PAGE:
The diesel engine 220 also includes a cooling jacket 260 which encircles the engine block of the diesel engine. The cooling jacket 260 conducts a cooling fluid 262 in heat exchange relation with the engine block, the cooling fluid 262 cooling the engine block by absorbing waste heat emanating from the engine block. An inflow conduit 264 is connected to an inflow port on one end of the cooling jacket 260, while an outflow conduit 265 is connected to an outflow port on the opposite end of the cooling jacket 260. The free end of the inflow conduit 264 includes a fluid coupling 266 which may be connected to the fluid coupling 167 extending from the conduit 165 on the railway car 110, which conduit 165 is connected to the heat exchanger 160 mounted on the railway car 110. The free end of the outflow conduit 265 includes a fluid coupling 267 which may be connected to the fluid coupling 166 extending from the conduit 164 on the railway car 110, which conduit 164 is also connected to the heat exchanger 160.

When the fluid coupling 266 is connected to the fluid coupling 167, and the fluid coupling 267 is connected to the fluid coupling 166, a closed fluid circuit 268 is established through which the cooling fluid 262 may flow. The fluid circuit 268 includes the inflow conduit 264, the cooling jacket 260, the outflow conduit 265, the conduit 164 leading to the heat exchanger 160, the heat exchanger 160, and the conduit 165 extending from the heat exchanger 160. A pump 270 is provided in fluid communication with the outflow conduit 265. Thus, when the pump 270 is actuated, the cooling fluid 262 will flow through the inflow conduit 264 into the cooling jacket 260 where the cooling fluid will absorb a waste heat emanating from the engine block of the diesel engine 220. The cooling fluid 262 will then flow through the outflow conduit 265, through the conduit 164, and into the heat exchanger 160 where the cooling fluid 262 will transfer the heat absorbed from the engine block to the heat storage fluid 122. Finally, the cooling fluid 262 will flow through the conduit 165 back into the inflow conduit 264.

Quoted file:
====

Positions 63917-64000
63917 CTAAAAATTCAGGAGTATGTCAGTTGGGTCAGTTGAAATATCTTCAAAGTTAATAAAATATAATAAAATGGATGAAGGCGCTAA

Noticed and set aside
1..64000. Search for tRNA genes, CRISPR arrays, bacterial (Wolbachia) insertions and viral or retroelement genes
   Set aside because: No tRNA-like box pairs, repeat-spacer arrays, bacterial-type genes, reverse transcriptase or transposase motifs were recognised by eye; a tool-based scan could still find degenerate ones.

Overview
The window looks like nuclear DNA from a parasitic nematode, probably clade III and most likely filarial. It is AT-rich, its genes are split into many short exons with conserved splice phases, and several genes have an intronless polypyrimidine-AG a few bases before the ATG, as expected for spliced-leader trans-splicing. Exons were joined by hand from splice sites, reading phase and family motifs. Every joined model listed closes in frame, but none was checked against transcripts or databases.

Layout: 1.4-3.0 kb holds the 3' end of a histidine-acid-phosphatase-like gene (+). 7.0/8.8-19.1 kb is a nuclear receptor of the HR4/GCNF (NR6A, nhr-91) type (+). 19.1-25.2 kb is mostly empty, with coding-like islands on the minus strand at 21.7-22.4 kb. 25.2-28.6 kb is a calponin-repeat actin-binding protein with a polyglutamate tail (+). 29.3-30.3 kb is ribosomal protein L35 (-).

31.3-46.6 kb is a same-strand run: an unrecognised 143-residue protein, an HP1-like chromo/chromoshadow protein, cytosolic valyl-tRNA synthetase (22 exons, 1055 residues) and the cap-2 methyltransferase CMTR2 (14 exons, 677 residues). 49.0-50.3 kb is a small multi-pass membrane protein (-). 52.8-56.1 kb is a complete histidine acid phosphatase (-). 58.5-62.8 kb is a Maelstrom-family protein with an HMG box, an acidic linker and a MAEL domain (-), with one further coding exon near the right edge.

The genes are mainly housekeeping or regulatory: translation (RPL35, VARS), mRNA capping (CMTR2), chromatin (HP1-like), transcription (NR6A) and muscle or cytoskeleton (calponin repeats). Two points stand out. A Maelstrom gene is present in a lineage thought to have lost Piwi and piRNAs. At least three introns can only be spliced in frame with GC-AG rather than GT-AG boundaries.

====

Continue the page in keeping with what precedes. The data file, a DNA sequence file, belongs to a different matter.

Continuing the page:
In the event that the temperature of the cooling fluid 262 is less than that of the heat storage fluid 122, the cooling fluid 262 is not pumped into heat exchange relation with the heat storage fluid 122 in the heat exchanger 160. Rather, the cooling fluid 262 is pumped through a bypass 272 which includes a conventional air-cooled radiator 274. The bypass 272 includes a conduit 276 which interconnects the outflow conduit 265 and the radiator 274, and a conduit 278 which interconnects the radiator 274 and the inflow conduit 264. A one-way flow valve 279 is provided in the conduit 278 to prevent backflow from the conduit 278 into the radiator 274. In addition, three other valves 280, 282 and 284 are provided to regulate the flow of cooling fluid 262 into the bypass 272. The valve 280 is provided in the conduit 276, while the valve 282 is provided in the outflow conduit 265, downstream from the interconnection between the conduits 265 and 276. The valve 284 is provided in the inflow conduit 264, upstream from the interconnection between the conduits 264 and 278. When the valve 280 is open and the valves 282 and 284 are closed, the cooling fluid 262 will flow through the inflow conduit 264, the cooling jacket 260, the outflow conduit 264, and the bypass 272. On the other hand, when the valve 280 is closed and the valves 282 and 284 are open, the cooling fluid 262 will flow through the fluid circuit 268 described above and will not flow through the bypass 272. The one-way valve 279 may, for example, be a check valve while the valves 280, 282 and 284 may, for example, be gate valves actuated by electric motors powered by the alternator 290.